my thoughts on my endo diagnosis

So, I’ve had a little time to get my head around my diagnosis of endometriosis, I thought I’d blog some of what’s in my brain cavity.First, a little info on what endometriosis is, in case anyone is interested. Skip it, or this whole post, if you’re not.Definition
Endometriosis occurs when the tissue that normally lines the uterus (the endometrium) is found in sites outside the uterus. The misplaced tissue implants itself onto the surface of the tissue or organ where it has been deposited and begins to grow and function.

Symptoms include:

Pain is the most common symptom experienced by women with endometriosis. It may occur in any of the following forms:

  • Period pain – immediately before and during the period
  • Pain during or after sex
  • Abdominal, back and/or pelvic pain
  • Pain with opening bowels, passing wind or urinating
  • Ovulation pain, including thigh or leg pain

  • Heavy bleeding, with or without clots
  • Irregular bleeding with or without a regular cycle
  • Prolonged bleeding
  • Premenstrual spotting

Other symptoms may include:
  • Bowel or bladder symptoms, including bleeding from bladder or bowel
  • Irregular bowel habits e.g. constipation, diarrhoea
  • Increase in urinary frequency or change in your normal function
  • Infertility
  • Premenstrual symptoms
  • Tiredness (can be similar to chronic fatigue symptoms)
  • Mood changes
  • Bloating
I believe that I have had this condition for many years and that my diagnosis years ago of Irritable Bowel Syndrome was not IBS but was a symptom of endometriosis. However my symptoms did not really manifest until about 4 years ago, when everything started going downhill in a big way. I was having quite severe period pain with a lot of clotting plus I was experiencing ovulation pain mid cycle, which was even more unbearable than the period pain. Some days it felt as though someone had tied fishing line around my ovaries and was pulling with all their might, the pain would shoot down into my knees and sometimes down my calves into my ankles. I would also get a niggling pain under the right side of my ribs. I had an ultrasound because the doc thought I may have gallstones, but my gall bladder was deemed fine. At around this time too I was diagnosed with a vitamin B12 deficiency though the doctors could not explain why I had this as I was not a vegetarian (B12 deficiency is common amongst vegetarians). They decided that my body mustn’t produce the intrinsic factor to absorb vitamin B. (I now know it’s because I bleed internally every month).Most of my initial tests were done in the UK and when I got home to Australia things kept getting worse. My bowel and bladder would play up big time when I had my period and I began to bloat like never before. I’d have 2 weeks of my cycle where I could barely do up my jeans due to bloating, yet when I was ‘normal’ my jeans were almost loose fitting. Sex had also become a painful affair and I just couldn’t enjoy it anymore. I was also getting really fatigued for no apparent reason. Some days I’d wake up and 2 hours later I’d be so exhausted I’d have to go for a nap again. My social life became non existant because if I had a late night it would wipe me out for a week.I finally convinced my doctor here that something really wasn’t right and he sent me off for an ultrasound. That was around March 2008. I walked to the hospital that day, in 40 degree weather, the wind blowing a gale. I had an internal ultrasound and it hurt like mad, despite the technician being gentle and careful. I knew that wasn’t right. When I got the results they told me I had a fibroid in the wall of my uterus, but that this was not what was causing my pain. Finally my doctor referred me to the gynaecology clinic at the Royal Women’s Hospital. Because I don’t have nor believe in private health insurance I knew that it was going to be a lot of waiting, but I was prepared to do it just to get to the botttom of whatever was going on.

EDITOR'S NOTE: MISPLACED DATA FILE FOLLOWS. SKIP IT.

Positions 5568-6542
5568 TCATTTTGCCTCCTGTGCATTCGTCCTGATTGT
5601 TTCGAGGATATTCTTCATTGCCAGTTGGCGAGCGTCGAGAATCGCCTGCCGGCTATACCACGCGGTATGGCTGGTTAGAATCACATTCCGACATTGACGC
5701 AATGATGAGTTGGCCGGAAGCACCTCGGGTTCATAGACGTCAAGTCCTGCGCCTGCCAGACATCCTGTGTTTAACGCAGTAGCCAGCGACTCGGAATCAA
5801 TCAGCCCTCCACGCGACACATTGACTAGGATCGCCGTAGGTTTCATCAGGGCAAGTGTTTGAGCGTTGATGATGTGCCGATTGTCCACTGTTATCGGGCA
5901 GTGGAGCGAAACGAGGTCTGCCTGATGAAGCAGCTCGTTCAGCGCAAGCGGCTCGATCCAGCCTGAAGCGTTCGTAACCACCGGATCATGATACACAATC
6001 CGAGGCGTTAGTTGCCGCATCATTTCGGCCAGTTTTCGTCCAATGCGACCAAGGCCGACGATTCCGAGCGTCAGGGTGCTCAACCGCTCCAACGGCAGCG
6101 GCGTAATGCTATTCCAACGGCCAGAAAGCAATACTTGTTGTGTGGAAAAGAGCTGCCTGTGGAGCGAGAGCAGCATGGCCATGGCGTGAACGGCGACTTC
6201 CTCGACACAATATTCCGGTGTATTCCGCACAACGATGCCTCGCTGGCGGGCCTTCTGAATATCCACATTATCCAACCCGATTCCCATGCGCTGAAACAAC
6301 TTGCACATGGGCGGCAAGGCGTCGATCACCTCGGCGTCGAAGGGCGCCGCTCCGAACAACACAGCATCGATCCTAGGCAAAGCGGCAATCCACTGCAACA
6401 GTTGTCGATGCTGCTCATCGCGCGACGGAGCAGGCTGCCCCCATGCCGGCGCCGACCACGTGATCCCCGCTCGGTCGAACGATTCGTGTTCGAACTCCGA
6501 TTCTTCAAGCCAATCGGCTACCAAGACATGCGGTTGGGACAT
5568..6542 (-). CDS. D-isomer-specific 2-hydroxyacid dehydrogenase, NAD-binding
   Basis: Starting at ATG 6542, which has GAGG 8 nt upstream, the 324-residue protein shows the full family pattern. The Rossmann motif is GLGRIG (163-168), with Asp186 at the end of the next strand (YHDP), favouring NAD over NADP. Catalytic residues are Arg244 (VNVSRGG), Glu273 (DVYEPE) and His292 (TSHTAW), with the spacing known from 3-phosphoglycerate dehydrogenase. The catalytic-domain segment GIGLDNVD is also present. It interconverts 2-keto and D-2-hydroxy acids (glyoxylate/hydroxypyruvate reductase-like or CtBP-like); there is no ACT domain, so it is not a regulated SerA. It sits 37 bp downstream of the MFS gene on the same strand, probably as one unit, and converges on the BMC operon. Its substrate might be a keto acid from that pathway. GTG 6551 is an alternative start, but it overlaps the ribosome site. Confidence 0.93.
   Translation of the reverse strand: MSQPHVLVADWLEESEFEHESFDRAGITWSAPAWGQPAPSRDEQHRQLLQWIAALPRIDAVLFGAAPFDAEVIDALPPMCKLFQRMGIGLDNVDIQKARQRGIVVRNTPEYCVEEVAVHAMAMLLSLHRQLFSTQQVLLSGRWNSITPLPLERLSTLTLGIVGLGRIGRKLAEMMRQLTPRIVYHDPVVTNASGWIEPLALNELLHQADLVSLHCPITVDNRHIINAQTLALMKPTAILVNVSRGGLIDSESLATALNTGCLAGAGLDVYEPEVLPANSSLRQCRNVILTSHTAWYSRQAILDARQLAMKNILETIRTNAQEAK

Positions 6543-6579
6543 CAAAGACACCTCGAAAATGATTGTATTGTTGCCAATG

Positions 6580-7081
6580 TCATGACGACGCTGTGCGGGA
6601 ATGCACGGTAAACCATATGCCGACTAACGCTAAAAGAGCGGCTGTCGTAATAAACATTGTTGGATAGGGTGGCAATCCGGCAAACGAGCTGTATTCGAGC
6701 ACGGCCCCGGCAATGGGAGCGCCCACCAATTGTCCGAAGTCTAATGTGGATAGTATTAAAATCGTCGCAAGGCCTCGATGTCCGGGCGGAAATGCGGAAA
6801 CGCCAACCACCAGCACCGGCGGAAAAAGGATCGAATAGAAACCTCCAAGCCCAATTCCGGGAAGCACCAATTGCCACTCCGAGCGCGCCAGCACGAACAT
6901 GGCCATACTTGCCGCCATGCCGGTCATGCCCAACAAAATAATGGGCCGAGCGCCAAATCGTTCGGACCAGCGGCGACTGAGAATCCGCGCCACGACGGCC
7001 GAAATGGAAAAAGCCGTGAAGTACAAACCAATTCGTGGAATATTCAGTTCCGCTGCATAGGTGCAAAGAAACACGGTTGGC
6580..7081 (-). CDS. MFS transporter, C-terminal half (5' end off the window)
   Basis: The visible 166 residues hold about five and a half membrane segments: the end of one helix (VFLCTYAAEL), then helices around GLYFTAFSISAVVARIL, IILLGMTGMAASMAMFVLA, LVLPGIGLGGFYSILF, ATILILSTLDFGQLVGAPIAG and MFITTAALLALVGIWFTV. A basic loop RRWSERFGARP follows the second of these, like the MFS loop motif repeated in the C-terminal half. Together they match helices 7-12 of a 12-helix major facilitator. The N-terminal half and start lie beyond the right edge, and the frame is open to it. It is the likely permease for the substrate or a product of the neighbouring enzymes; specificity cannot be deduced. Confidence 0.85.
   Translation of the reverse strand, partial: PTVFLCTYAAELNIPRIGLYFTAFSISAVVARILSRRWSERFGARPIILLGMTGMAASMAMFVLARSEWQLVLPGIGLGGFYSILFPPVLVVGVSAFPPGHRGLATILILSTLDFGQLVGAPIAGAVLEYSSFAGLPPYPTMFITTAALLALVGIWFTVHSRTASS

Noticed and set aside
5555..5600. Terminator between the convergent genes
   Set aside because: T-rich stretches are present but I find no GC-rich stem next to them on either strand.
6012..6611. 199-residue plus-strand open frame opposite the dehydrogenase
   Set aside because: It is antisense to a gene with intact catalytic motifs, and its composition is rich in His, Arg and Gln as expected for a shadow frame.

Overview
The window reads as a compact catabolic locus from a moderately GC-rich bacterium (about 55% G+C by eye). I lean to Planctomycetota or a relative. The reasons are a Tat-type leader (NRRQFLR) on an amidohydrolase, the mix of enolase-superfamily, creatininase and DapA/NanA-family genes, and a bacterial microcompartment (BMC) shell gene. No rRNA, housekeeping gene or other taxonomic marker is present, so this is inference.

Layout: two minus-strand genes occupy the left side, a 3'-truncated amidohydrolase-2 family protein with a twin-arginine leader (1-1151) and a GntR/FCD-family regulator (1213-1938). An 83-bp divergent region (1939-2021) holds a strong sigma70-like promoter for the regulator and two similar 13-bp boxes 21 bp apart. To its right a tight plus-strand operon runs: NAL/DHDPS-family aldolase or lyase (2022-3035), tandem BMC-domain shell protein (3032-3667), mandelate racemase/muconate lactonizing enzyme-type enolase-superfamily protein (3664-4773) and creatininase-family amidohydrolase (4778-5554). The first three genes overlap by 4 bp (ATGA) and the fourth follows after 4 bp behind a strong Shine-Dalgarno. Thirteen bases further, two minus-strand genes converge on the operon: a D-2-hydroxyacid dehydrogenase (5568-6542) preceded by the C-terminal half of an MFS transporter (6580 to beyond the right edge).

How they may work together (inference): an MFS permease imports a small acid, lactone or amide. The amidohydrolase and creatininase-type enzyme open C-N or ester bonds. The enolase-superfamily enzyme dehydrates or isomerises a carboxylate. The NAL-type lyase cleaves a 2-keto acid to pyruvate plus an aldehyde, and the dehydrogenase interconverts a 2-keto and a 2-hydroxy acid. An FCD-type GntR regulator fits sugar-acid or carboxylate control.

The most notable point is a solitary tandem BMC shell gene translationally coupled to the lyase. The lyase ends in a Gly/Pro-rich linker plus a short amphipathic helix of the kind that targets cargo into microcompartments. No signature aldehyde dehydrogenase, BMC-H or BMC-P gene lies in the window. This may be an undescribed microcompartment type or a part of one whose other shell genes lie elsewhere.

In August last year I finally had my appointment with a specialist at the RWH, it lasted an hour and the doctor, who was the most lovely lady ever, took probably the most extensive history ever. I felt relieved that I had finally found someone that took me seriously and someone that was actually going to follow through and do something about it. I had another ultrasound with them in October (damn waiting lists) and they decided that I didn’t have a fibroid and that they would book me in for laparascopic surgery to determine if I had endometriosis, of which they were pretty certain I did have.